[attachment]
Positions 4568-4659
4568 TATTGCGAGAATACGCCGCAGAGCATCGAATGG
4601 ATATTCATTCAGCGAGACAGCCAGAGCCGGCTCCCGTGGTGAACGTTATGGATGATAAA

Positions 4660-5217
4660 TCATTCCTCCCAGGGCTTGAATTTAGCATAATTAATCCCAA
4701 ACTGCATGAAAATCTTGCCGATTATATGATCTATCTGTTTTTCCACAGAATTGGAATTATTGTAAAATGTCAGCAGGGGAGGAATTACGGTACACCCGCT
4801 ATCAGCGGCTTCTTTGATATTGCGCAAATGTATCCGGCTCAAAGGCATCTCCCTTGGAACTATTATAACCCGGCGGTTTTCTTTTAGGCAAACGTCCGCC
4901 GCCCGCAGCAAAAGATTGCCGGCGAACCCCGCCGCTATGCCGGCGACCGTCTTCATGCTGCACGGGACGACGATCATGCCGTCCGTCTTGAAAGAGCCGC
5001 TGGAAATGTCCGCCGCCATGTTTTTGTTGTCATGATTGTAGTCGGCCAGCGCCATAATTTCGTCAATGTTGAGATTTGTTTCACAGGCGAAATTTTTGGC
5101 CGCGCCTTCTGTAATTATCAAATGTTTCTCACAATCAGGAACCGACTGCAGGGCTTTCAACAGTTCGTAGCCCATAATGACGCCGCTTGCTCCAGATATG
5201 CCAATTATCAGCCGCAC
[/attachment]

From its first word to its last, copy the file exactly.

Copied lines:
Positions 4568-4659
4568 TATTGCGAGAATACGCCGCAGAGCATCGAATGG
4601 ATATTCATTCAGCGAGACAGCCAGAGCCGGCTCCCGTGGTGAACGTTATGGATGATAAA

Positions 4660-5217
4660 TCATTCCTCCCAGGGCTTGAATTTAGCATAATTAATCCCAA
4701 ACTGCATGAAAATCTTGCCGATTATATGATCTATCTGTTTTTCCACAGAATTGGAATTATTGTAAAATGTCAGCAGGGGAGGAATTACGGTACACCCGCT
4801 ATCAGCGGCTTCTTTGATATTGCGCAAATGTATCCGGCTCAAAGGCATCTCCCTTGGAACTATTATAACCCGGCGGTTTTCTTTTAGGCAAACGTCCGCC
4901 GCCCGCAGCAAAAGATTGCCGGCGAACCCCGCCGCTATGCCGGCGACCGTCTTCATGCTGCACGGGACGACGATCATGCCGTCCGTCTTGAAAGAGCCGC
5001 TGGAAATGTCCGCCGCCATGTTTTTGTTGTCATGATTGTAGTCGGCCAGCGCCATAATTTCGTCAATGTTGAGATTTGTTTCACAGGCGAAATTTTTGGC
5101 CGCGCCTTCTGTAATTATCAAATGTTTCTCACAATCAGGAACCGACTGCAGGGCTTTCAACAGTTCGTAGCCCATAATGACGCCGCTTGCTCCAGATATG
5201 CCAATTATCAGCCGCAC